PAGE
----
Simpson, of Old Bridge, N.J., is 42 years old, has two kids and a boyfriend, and she weighs 602 pounds. That's right ... 602 pounds.
She's on a diet, of course, because she has a goal in mind:
She wants to weigh 1,000 pounds.
That's right ... 1,000 pounds. It's a nice, extra-round figure — almost as big as what her unhealthy choices will ultimately cost taxpayers.
Simpson claims she is normal and healthy, and she has a right to eat what she wants and weigh what she wants.
“I love eating and people love watching me eat,” she says. “It makes people happy, and I’m not harming anyone.”
But she needs to use a motor scooter when she goes grocery shopping, because she can't walk more than 20 feet. The human body, after all, is not designed to scarf down 12,000 calories a day in the quest to weigh half a ton.
Simpson is definitely harming someone — herself, says Dr. Carla Wolper, a registered dietitian and research faculty member at the New York Obesity Research Center at St. Luke’s-Roosevelt Hospital in New York.
And you, the taxpayer, could wind up paying for it.
“We don’t know her medical history, but one of the most dangerous health issues she faces is an increased risk of sudden death from having a heart attack due to electrical problems in the heart,” Wolper said.
Other possible causes of death for Simpson include stroke, immobility, breathing problems, congestive heart failure, diabetes, and inflammation of heart tissue. Each year, nearly 300,000 Americans die from heart failure.
Simpson, experts say, is putting herself at risk for all these medical conditions, and those conditions have a hefty pricetag.
“The baseline cost for someone like to go to the emergency room is $993 for one visit,” Daniel Emmer, public relations manager of Horizon Blue Cross Blue Shield, the largest health insurance provider in New Jersey, told FOXNews.com.
Simpson’s main source of income to support herself financially is by appearing on a Web site where men pay to watch videos of her gorging on food and showing off her hundreds of pounds of extra bulge in a bikini.
But it's anyone's guess whether her revenue from Web videos will cover the cost of her inevitable health risks.
“Someone with diabetes costs $11,744 more per year to provide health care, which is twice as much as the average person,” Emmer said.
It is unclear what type of insurance Simpson has, if any. But there is no question that whatever her health care position is, it could come at a high cost.
“Obesity causes a minimum $1,429 increase, or 42 percent in medical costs,” Emmer said. “Research shows lifestyle choices and behaviors drive 87.5 percent of the cost for health care claims.”
“When people are very, very overweight, they are at an increased risk for a condition called prolonged QT syndrome,” Wolper told FoxNews.com.
Prolonged QT syndrome is a heart rhythm disorder that can potentially cause fast, chaotic heartbeats, the Mayo Clinic says on its Web site. In some cases, the heart may beat erratically for so long that it can cause sudden death.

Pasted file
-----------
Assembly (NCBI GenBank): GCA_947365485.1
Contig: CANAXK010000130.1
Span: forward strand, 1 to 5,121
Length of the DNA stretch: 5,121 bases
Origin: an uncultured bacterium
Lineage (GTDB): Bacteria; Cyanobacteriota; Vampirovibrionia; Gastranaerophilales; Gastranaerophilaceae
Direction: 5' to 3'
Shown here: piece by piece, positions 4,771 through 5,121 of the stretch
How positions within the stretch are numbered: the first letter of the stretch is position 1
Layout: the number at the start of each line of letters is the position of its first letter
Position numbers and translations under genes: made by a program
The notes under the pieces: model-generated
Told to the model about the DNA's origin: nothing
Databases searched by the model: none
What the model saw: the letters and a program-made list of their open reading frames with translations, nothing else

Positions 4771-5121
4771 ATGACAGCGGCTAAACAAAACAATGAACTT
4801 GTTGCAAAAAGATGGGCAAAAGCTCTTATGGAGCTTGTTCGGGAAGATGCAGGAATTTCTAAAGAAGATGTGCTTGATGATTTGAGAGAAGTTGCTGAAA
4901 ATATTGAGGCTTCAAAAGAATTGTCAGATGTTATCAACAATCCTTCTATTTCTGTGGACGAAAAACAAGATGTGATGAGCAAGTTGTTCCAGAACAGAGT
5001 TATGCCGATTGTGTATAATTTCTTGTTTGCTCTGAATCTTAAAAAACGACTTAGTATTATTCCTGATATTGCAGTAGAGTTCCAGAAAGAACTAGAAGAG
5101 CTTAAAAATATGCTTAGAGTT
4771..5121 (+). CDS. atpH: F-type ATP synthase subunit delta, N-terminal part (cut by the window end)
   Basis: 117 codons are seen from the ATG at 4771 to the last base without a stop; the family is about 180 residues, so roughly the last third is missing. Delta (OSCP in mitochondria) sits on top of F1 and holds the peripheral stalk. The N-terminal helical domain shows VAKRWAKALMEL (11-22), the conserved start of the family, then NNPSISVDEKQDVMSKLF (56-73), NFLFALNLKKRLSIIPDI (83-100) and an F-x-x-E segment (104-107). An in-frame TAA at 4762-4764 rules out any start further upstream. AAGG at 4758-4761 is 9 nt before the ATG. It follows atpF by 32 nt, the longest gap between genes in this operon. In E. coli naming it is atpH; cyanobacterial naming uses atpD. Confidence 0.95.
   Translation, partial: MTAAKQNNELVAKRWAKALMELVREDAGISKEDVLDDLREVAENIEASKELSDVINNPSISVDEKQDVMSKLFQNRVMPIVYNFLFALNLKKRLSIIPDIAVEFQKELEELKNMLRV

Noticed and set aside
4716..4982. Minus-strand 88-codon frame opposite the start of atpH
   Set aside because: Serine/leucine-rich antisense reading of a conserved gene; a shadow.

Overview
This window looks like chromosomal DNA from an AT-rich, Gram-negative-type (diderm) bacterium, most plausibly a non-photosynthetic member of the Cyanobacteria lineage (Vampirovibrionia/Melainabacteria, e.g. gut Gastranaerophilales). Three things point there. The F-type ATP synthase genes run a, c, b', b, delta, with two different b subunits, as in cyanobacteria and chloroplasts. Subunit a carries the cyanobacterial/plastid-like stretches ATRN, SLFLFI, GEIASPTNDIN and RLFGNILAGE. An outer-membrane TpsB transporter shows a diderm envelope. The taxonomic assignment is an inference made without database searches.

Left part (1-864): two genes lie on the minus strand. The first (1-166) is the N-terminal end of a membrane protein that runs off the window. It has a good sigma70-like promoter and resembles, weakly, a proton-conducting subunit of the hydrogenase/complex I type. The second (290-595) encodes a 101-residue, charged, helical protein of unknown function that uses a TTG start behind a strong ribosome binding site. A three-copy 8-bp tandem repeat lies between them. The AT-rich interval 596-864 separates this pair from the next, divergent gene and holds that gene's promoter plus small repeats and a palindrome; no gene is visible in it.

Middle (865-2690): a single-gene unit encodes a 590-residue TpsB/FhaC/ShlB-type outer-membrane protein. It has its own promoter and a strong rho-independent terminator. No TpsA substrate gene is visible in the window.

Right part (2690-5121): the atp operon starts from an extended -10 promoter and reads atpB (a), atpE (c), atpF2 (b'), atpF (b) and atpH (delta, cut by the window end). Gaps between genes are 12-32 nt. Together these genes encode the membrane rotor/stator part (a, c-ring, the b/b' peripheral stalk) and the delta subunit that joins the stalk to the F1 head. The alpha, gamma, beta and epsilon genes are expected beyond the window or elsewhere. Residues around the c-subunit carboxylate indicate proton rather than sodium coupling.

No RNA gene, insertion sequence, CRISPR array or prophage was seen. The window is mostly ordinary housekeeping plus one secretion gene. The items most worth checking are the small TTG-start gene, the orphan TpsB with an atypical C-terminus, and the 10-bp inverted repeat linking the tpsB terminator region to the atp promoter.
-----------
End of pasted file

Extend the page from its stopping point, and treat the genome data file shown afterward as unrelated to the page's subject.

"Another problem this woman faces is related to the circulatory system,” Wolper said. “When people are that big, circulation is often impaired in the legs. This can cause blood to pool in the legs leading to formation of blood clots. This leaves morbidly obese people at an increased risk for a pulmonary embolism.”
A pulmonary embolism occurs when one or more arteries in the lungs become blocked. In most cases, pulmonary embolism is caused by blood clots that travel to your lungs from another part of your body — most commonly, your legs, according to the Mayo Clinic. One of the major risk factors is excess weight, which increases the risk of blood clots, especially in women who smoke or have high blood pressure.
“The work of the heart is tremendously increased when someone is that big because there’s so much more blood in the body,” Wolper said. “When this happens, the heart has to pump against the pressure of all that fat that is pressing against the blood vessels, and as a result the heart enlarges, and not in a good way.”
As Simpson’s appetite increases, so will the cost of health care for the severe medical conditions that she is likely to have — conditions that are preventable by healthier lifestyle choices. Whereas her $750-a-week grocery bill is merely gastronomical, her hospital bills will be astronomical — and the taxpayers of New Jersey may well have to pay her tab.
Meanwhile, in her effort to boldly go where no woman has gone before, Simpson says she tries to stay sedentary, so she burns as few calories as necessary.
She consumes five times more than the recommended daily calories for a woman her age.
“My favorite food is sushi. But unlike others I can sit and eat 70 big pieces of sushi in one go,” she told the Daily Mail.
“I do love cakes and sweet things, doughnuts are my favorite.”
The current record for fattest woman is held by a woman also from New Jersey, who weighed an unbelievable 1,800 pounds when she died in 2008. She was 49 years old.
Simpson is proud of the Guinness World Record she holds now for the world’s fattest mother, and her boyfriend is proud of her too.
Philippe, 49, supports her thousand-pound goal, even if that is nearly seven times his own weight of 150 pounds.
“I think he’d like it if I was bigger,” Simpson said. “He’s a real belly man, and completely supports me.”
Someday, the experts say, we all may support her.